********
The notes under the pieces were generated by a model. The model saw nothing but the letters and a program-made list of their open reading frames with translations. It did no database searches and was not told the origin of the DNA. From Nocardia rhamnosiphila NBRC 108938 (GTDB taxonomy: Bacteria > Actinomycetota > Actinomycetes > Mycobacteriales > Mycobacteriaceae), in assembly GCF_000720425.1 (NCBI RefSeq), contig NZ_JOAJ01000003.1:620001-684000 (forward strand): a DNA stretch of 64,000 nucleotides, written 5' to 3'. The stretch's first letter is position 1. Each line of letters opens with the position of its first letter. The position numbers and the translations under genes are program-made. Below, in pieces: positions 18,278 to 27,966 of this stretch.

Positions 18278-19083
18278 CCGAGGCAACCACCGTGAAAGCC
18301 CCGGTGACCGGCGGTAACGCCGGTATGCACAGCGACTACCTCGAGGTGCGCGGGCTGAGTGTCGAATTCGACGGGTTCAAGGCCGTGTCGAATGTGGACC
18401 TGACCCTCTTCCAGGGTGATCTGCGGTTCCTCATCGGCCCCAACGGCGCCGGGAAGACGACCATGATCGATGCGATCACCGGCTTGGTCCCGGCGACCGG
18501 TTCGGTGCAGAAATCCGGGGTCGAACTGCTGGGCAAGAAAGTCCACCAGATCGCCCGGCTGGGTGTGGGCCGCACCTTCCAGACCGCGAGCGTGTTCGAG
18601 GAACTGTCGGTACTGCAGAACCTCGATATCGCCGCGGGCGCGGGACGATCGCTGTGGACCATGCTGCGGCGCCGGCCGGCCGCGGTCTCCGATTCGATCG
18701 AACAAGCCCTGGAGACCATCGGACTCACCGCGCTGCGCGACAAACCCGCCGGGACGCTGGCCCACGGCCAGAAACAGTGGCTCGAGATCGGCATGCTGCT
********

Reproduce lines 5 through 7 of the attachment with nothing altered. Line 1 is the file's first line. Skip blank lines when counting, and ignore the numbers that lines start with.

18401 TGACCCTCTTCCAGGGTGATCTGCGGTTCCTCATCGGCCCCAACGGCGCCGGGAAGACGACCATGATCGATGCGATCACCGGCTTGGTCCCGGCGACCGG
18501 TTCGGTGCAGAAATCCGGGGTCGAACTGCTGGGCAAGAAAGTCCACCAGATCGCCCGGCTGGGTGTGGGCCGCACCTTCCAGACCGCGAGCGTGTTCGAG
18601 GAACTGTCGGTACTGCAGAACCTCGATATCGCCGCGGGCGCGGGACGATCGCTGTGGACCATGCTGCGGCGCCGGCCGGCCGCGGTCTCCGATTCGATCG